One extra point is that Jane Hampden, played by Polly James who turned 43 in the year of broadcast, is described as “young” in the book. Pringle was six years older than her; it’s a matter of perspective, I suppose. You can get the book here.

David Evans-Powell has done his best here to find depth in what is honestly not a spectacularly good story. The introduction to his Black Archive monograph sets out his stall: that The Awakening is a mediation between 1970s folk horror, and 1980s heritage drama.

The first chapter, ‘Unexpected Aura for a Quiet English Village’, briefly looks at villages in literature and culture as outposts of traditional values under threat from modernity.

The second chapter, ‘There Will Be No Visitors to the Village”, looks at Little Hodcombe as an uncanny landscape, ending up inevitably with the Wicker Man.

The third and longest chapter, ‘We’re in the Wrong Century!’, looks at The Awakening as a ghost story and a time slip drama, ending up with Sapphire and Steel and Quatermass and the Pit. The second paragraph is:

One of the working titles associated with the serial was ‘Poltergeist’1, and this alleged form of haunting is witnessed by the characters alongside more traditional ghostly manifestations. German for ‘noisy spirit’, poltergeists are a particular form of ghostly phenomena in which objects appear to move, appear and disappear without human intervention and where unexplained sensations (such as sudden cold or heat, smells, sounds and noises, and gusts of wind) are experienced. These phenomena have been attributed to psychic abilities, usually telekinesis (the power to move objects with the mind), manifested by those going through emotional or physiological change, such as during puberty2. This association between apparently ghostly activity and psychic ability is a critical aspect of the serial.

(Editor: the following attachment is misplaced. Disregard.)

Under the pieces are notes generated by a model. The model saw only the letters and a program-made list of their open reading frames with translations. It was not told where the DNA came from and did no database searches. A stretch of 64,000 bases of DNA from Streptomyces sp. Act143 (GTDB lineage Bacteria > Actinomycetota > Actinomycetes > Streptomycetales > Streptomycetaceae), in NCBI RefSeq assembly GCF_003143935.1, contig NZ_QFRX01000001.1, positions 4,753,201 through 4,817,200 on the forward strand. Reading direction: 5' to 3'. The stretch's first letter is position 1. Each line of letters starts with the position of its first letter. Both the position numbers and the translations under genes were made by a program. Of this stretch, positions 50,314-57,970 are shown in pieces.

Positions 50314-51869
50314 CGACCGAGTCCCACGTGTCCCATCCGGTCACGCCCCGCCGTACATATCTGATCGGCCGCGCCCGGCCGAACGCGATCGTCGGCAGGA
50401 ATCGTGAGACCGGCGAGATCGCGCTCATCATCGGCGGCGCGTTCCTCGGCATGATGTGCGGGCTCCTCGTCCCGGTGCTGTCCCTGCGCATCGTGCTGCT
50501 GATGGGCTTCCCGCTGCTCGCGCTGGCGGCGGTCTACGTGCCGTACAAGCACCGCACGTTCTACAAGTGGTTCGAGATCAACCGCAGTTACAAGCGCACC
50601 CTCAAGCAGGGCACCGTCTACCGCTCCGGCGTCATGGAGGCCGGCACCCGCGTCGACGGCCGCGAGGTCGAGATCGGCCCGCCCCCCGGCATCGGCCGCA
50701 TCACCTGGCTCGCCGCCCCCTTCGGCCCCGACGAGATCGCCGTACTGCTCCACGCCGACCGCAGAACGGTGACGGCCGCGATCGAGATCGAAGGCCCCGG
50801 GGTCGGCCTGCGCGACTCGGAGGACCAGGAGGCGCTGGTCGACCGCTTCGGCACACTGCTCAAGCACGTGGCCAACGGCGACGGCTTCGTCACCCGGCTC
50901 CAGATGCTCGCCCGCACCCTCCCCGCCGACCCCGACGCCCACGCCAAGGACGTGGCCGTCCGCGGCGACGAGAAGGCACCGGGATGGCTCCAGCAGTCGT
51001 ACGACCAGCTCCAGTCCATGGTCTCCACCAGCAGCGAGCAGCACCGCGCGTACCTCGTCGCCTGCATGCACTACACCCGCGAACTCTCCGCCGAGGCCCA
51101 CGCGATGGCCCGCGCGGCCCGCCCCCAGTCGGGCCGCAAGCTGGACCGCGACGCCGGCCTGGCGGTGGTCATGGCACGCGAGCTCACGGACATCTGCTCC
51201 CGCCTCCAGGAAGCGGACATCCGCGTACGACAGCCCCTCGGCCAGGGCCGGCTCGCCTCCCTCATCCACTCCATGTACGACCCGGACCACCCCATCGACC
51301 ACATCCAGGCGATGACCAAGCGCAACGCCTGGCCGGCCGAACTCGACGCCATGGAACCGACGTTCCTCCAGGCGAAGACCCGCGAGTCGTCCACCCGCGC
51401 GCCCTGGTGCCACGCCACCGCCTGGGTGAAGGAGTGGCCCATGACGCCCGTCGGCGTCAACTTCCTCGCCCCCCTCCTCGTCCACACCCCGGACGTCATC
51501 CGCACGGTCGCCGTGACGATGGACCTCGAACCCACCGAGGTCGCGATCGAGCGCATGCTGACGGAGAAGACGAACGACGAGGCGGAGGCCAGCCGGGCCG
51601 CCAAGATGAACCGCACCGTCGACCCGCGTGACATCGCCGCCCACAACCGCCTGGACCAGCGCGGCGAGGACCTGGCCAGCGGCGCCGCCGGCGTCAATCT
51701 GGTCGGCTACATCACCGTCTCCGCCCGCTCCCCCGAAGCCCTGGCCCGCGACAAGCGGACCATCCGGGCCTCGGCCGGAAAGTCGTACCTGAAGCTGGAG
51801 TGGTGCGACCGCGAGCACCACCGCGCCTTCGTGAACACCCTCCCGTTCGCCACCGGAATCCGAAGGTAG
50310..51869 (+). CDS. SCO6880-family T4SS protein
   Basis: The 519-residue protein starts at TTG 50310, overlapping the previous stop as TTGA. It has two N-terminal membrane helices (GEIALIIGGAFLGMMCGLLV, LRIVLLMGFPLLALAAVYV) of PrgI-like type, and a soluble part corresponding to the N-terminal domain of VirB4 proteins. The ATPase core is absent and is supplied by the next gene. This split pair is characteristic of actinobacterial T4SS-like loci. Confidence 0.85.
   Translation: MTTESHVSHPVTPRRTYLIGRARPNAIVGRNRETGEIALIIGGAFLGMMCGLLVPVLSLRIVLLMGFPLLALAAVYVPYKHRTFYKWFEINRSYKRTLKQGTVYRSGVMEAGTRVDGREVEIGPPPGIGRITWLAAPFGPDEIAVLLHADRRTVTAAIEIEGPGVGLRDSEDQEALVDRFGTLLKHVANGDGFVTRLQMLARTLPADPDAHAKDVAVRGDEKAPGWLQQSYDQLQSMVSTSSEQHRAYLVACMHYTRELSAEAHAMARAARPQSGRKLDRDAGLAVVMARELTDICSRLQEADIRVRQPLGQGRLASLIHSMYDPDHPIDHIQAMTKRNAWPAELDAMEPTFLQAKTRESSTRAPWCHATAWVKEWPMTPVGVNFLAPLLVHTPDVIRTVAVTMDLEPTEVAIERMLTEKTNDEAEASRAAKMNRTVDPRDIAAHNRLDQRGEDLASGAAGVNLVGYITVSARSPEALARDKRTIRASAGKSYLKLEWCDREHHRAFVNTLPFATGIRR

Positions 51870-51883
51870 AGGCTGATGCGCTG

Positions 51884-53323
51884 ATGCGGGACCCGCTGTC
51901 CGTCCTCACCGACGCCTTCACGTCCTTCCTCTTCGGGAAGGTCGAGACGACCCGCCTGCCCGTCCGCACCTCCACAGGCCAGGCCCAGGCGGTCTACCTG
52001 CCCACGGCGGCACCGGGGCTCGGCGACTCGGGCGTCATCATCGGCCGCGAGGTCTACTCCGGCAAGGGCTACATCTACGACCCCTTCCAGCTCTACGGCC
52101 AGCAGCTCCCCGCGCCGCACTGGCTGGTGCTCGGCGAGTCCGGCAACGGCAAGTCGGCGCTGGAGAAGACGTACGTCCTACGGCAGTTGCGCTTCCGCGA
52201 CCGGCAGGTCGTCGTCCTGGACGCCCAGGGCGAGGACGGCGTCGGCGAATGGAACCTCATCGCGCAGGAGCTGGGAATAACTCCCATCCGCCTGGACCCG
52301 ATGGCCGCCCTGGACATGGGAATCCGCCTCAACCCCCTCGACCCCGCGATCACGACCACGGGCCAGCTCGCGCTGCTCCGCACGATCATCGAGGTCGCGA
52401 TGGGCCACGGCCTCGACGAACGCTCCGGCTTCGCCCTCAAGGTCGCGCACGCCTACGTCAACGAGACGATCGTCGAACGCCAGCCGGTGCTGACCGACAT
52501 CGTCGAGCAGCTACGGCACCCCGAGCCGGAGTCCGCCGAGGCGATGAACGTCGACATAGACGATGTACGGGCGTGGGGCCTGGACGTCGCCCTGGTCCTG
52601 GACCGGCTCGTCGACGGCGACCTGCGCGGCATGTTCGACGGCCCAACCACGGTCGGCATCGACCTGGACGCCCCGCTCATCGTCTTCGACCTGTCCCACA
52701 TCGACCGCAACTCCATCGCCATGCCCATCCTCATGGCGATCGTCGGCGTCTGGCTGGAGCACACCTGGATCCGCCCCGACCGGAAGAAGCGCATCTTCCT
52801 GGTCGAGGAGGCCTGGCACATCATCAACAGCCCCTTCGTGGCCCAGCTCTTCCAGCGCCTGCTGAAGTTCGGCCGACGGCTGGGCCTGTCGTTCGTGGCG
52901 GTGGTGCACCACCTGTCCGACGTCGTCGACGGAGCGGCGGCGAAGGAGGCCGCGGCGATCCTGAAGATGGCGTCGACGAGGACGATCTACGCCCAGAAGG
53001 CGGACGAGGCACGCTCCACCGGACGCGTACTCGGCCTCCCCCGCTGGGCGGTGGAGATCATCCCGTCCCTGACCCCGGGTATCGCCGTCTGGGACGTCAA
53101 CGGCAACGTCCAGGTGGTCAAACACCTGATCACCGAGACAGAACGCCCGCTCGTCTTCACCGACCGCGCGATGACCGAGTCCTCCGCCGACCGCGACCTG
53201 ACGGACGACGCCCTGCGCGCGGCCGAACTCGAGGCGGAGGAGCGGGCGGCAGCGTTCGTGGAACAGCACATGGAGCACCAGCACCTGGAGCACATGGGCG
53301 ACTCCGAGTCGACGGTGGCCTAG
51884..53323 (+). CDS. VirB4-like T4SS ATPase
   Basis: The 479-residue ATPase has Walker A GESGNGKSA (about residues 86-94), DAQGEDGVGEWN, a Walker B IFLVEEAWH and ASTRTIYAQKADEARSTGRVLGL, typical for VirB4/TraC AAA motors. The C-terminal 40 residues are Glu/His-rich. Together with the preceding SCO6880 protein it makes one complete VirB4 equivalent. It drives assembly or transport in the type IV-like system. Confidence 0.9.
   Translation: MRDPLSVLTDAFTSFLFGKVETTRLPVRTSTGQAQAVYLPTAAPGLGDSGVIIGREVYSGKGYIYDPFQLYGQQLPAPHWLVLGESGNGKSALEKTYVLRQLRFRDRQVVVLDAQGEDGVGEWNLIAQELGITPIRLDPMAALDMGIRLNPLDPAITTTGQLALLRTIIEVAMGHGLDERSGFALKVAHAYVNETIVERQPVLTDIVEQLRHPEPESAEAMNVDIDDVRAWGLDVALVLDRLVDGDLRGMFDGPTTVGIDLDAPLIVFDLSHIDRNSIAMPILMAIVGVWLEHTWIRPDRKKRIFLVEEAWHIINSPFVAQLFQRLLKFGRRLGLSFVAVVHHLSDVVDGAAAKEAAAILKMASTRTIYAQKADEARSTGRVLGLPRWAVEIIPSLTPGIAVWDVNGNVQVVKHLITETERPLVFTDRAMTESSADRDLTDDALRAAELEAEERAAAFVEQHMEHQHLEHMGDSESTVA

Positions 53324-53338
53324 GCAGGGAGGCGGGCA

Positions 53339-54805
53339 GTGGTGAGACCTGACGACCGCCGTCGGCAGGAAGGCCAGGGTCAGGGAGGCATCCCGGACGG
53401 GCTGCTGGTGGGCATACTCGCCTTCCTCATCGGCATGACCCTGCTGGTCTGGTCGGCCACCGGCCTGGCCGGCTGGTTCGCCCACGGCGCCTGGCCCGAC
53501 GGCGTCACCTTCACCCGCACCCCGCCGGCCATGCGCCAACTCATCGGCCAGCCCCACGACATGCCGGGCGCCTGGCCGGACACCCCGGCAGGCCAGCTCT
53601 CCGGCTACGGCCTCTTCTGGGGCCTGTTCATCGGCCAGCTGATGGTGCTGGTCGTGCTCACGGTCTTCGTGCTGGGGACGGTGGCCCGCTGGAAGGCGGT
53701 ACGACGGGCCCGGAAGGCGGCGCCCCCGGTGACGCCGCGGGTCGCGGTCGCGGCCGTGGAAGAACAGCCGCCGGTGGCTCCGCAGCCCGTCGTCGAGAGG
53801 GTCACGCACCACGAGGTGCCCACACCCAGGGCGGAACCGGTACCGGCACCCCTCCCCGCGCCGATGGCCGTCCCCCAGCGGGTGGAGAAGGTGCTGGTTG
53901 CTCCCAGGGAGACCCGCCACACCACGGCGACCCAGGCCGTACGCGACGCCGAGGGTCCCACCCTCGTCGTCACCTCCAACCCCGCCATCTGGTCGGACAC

1 Doctor Who: The Complete History #38, p63.
2  Dagnall, Neil, and Ken Drinkwater, ‘Eight Things You Need to Know about poltergeists”

The fourth chapter, ‘But That’s a Representation of the Devil!’, looks at the Malus’s roots in the Green Man and M.R. James, and the ancient Greek Gorgons.

The fifth chapter, ‘Think of it as the Resurrection of an Old Tradition’, comes back to the question of folk horror vs heritage drama, and comes down on the heritage side.

The sixth and final chapter, ‘You Must Join in Our Games’, looks at re-enactment in general and at how it is portrayed here in particular.